Vijñāna-bhairava-tantra—an atypical scripture that includes some Zen-like techniques to transmit / get the listener to arrive at ‘what cannot be explained’—to begin with the intellect (intellectual understanding) so as to begin the process of negating the intellect

Accessing Nir-vikalpa

Nir-vikalpa—states of dwelling in the subtle vikalpa of non-conceptual meditation

OM, AIM, HRÍM—subtle mantras considered to be vibrations of the divine—and phonetic means of access to the divine

Pūrņa—whole and complete (awareness, dawning of)

Paśyantī—the visionary stage of language

Pratyakşa—direct perception of the ground of being as manifest in every moment of awareness

Parāmarśa—the word Abhinava Gupta uses for both phoneme and self-awareness

The Empowered Means (śākta-upāya)

Āsana—posture; the postures of haţha-yoga

Haţha-yoga—yoga derived from Tantra but devoid of philosophy; for persons without time or inclination toward theory; emphasizing practice, especiall the āsanas; forerunner of modern yoga as practiced in the west

Vikalpa—mental construct or ‘story’ of reality

Aśuddha-vikalpa—vikalpa that is not in alignment with reality

Śuddha-vikalpa—vikalpa in alignment with reality

Jñāna-śakti—power of knowing

Essence of śākta-upāya

The view recognizes citta-vŗtis—vibrations of mind-stuff—as vibrations of heart-mind: cognition-emotion are an essential unity and neither is privileged

The process is aśuddha-vikalpa ® śuddha-vikalpa ® nirvakalpa

Background to this view

Citta—heart-mind; in Tantra heart and mind are not distinguished, are part of one entity in which neither feeling nor cognition is privileged but function in unison

Hrdaya—‘heart’, the essence of our being

Citta-vŗtis—vibrations of mind-stuff

Samsāra—repeating cycle of birth, life, and death

Tāntrika—true practicioner of Tantra

Vira—hero; used in reference to tāntrikas because it takes heroic courage to look at our pain, not push it away

Tantrāloka—(Light on the Tantras, A. Gupta): monumental, coherent, encyclopedic ‘treatise’ on the Tantric views and practice

Tantrasara—(Essence of the Tantras, A. Gupta): summary, with new material, of the Tantrāloka… the essence of Tantrāloka therefore sometimes thought better and truer than the Tantrāloka

Nirvikalpa—non-conceptual experience of the real; lying in the series: aśuddha-vikalpa ® śuddha-vikalpa ® nirvakalpa

Paśyanti—visionary (as inpPaśyanti vak or visionary level of the word)

Bhava—god, deity

Śākta-upāya in practice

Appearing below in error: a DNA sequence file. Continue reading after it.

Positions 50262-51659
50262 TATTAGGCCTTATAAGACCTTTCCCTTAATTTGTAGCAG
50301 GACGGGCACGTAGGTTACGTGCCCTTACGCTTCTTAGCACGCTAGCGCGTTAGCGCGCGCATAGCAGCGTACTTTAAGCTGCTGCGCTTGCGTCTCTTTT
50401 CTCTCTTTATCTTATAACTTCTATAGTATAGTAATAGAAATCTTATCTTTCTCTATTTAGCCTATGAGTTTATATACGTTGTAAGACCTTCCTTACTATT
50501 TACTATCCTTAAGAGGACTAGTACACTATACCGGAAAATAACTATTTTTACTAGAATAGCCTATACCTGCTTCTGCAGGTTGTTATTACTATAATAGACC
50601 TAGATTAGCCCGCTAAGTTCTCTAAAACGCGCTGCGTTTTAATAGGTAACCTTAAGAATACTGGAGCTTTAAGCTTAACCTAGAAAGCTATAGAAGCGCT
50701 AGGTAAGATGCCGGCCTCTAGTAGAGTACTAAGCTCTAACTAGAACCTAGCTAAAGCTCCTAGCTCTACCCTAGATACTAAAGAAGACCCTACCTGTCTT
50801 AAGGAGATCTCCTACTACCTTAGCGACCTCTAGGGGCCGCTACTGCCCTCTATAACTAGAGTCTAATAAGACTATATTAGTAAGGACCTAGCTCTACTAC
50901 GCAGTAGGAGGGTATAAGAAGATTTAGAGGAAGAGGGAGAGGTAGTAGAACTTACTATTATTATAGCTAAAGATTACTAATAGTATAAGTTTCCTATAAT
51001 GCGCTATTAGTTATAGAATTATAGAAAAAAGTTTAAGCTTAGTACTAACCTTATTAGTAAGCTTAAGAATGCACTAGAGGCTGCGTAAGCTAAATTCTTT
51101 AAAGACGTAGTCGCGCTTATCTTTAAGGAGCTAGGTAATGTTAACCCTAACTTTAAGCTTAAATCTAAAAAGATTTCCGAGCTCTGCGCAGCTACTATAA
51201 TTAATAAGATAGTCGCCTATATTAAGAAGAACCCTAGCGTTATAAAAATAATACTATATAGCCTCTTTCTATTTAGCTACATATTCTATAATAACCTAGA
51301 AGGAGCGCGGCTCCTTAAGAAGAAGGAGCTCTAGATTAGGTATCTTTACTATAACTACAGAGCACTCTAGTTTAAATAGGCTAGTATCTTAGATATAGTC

Svātantriya śakti—power of autonomy

Abhinava Gupta:

“When a person chooses to gradually purify and refine his mental constructs of reality, as the means for attaining experiential realization of the true nature of things, then he employs a process of contemplation [bhāvana] that presupposes sound reasoning [sat-tarka], true scriptures [sad-āgama], and instruction by a true guru [sad-guru].”


Sat-tarka—sound reasoning

Sad-āgama—true scriptures

Sad-guru—true guru

Abhinava Gupta:

“Due solely to the power of differential mental constructs, sentient beings imagine themselves alone, and this very egoic conception is the cause of the repetitive bondage of the cycle of worldly suffering. Hence, when a mental construct that opposes that conception has arisen and become established, it crushes that mental construct that is the cause of samsāra; thus it [indirectly] causes salvation.

Just as the man who thinks intensely that he is a sinner becomes such, just so one who thinks himself to be Śiva, and none other than He, becomes Śiva. This certainty, which penetrates and affirms itself in our thoughts, concides with an awareness free of thought-constructs engendered by a series of [refined and purified] differentiated mental representations, the object of which is our identity with Śiva.”

An example of purified thought-form from Abhinava Gupta:

“That pure unlimited consciousness—transcending all principles of reality, that are limited by nature, from Earth to Śiva—alone is the supreme reality. That is the ground for the establishment of all things. That is the vital essence [ojas] of the universe. By That the universe lives and breathes, and That alone am I. Thus I embody the universe and yet transcend the universe.”

Here is an alternate version by me.